Debian Weekly News - June 22nd, 1999

Welcome to Debian Weekly News, a newsletter for the Debian developer community. This is a special two week combined issue since I was unable to publish last week. I am now looking for a substitute editor.

In the wake of the logo vote, a few developers have surfaced who didn't hear about the vote until the results were announced and are understandably upset about not getting a chance to vote. This perhaps points to a larger problem: though all developers are supposed to subscribe to debian-devel-announce, not all do. So there is no way to ensure every developer sees an announcement. One fix that's been discussed is auto-subscribing all developers to debian-devel-announce. Debian Weekly News encourages anyone who wants to make sure they don't miss this type of thing in the future to at least read DWN regularly.

Wichert Akkerman has proposed splitting non-free and contrib out to a new server, The impetus for this is to emphasize that they are not part of Debian, since "the distinction isn't as visible as it used to be; advances in searching in the distribution and tools like apt make it very hard to see when something is in main and when not". The proposal will come up for a vote soon and is generating lots of discussion.

The issue of signing debs has come up again. Interestingly, Wichert Akkerman says that "we will support multiple verification methods within a year" (presumably this is related to the dpkg v2 project). Manoj Srivastava posted a good overview of the security issues related to signing packages and some workarounds.

Speaking of security, a new version of man-db that fixes a symlink attack has been released.

Dale Scheetz posted to debian-private (reposted here with his permission) about the problems with Official Debian CD's. "Having an Official CD has not stopped the delivery of broken CDs, and it doesn't protect the vendor either." To help rectify this, he proposes sending CD's to testers before publicly releasing them, and also setting up a process that will let CD vendors put patches and other changes on the CD's and still call them "Official".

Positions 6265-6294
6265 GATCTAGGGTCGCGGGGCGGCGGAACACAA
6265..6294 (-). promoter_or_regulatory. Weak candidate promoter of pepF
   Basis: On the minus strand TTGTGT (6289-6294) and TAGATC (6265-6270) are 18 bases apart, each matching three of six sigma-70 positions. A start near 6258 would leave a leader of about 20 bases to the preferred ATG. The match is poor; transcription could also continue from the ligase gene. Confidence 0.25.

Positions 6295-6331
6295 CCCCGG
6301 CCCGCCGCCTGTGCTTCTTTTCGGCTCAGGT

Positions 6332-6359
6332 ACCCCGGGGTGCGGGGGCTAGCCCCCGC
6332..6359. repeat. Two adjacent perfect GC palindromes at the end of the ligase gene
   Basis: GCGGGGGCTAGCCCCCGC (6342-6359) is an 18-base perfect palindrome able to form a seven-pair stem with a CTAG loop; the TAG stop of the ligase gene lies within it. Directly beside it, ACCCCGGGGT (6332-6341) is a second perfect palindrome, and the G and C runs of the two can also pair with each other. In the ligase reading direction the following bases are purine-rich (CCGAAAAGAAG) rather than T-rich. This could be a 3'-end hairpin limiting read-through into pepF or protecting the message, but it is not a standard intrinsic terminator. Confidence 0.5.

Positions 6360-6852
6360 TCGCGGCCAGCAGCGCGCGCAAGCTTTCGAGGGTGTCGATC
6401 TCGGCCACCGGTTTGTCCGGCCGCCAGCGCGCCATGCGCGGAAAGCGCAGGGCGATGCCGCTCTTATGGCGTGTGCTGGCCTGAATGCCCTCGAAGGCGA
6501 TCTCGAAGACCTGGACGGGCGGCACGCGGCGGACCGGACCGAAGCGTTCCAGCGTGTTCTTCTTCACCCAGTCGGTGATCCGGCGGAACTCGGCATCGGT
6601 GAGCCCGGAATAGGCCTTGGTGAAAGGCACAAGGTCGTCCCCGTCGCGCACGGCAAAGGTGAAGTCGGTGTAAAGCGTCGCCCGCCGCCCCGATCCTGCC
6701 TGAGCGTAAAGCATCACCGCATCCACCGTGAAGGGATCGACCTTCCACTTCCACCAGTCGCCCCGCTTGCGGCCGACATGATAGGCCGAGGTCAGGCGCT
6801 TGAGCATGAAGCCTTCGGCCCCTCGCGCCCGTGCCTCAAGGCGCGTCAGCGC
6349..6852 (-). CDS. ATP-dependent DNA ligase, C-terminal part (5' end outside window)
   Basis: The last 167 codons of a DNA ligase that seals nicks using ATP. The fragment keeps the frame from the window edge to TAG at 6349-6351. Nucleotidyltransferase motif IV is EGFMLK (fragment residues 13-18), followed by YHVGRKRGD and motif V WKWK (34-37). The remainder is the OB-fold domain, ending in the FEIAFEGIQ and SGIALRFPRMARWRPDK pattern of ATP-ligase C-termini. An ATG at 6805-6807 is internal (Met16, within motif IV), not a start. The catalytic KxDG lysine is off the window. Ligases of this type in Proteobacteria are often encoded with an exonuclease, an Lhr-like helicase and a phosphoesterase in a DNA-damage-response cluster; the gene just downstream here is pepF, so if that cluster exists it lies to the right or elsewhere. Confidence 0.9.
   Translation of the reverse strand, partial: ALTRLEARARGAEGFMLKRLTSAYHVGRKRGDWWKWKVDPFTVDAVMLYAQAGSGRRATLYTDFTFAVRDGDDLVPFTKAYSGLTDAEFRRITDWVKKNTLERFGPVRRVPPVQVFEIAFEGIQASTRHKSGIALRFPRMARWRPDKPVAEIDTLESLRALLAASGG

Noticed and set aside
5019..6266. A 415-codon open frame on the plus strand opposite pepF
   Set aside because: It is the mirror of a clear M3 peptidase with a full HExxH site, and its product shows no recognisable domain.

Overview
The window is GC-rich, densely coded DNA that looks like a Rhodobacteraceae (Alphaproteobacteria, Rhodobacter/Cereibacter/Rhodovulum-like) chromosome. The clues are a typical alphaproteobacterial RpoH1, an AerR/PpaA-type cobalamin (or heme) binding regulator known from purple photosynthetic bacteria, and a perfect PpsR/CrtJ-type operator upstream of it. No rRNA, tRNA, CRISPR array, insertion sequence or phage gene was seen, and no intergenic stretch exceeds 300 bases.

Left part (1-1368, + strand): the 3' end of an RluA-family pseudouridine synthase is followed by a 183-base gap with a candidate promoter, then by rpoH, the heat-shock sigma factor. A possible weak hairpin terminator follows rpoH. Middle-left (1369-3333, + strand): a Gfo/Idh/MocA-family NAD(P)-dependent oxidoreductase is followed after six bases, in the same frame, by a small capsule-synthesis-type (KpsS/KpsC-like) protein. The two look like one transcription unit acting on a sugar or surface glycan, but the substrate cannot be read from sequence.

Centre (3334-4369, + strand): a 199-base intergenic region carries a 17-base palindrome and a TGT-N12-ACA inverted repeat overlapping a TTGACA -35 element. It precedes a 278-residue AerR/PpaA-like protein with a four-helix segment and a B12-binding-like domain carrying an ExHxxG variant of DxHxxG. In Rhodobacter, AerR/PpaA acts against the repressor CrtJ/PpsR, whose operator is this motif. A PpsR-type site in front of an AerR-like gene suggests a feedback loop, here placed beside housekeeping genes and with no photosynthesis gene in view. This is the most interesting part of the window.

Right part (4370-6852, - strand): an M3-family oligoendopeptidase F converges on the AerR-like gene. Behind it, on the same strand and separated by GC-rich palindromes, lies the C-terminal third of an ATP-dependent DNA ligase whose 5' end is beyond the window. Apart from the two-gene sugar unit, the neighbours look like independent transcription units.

Joost Witteveen, author of the menu package, has released version 2.0 of that package, which incorporates a neat new concept: hints. Read his post for details, but this should allow menu to optimize the menu hierarchy it generates so there are no over-full or under-full menus.

The APT team has released a new version of APT. The most interesting new feature is support for downloading the sources of packages. With a "--compile" switch, apt can even launch a build of the package!

A perl update. Packages of perl 5.005 are finally ready for testing. Maintainers of perl modules and other interested parties should read the new perl policy.

Debian events:

On debian-policy there was a discussion about the undocumented.7 man page and whether it's really useful at all. Some feel that "The undocumented(7) link is not only useless, but actively annoying."

A few tidbits from the Debian JP project. Debian JP is doing a survey of use of their packages, results here. It seems that their announcement of plans to merge with Debian backfired a little bit with people thinking the project had quit. In fact their work on Japanese localized packages continues.

Server news:

Thanks to Katsura S. Yoshio, Raphaƫl Hertzog and Christian Meder for contributing.

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This issue of Debian Weekly News was edited by Joey Hess.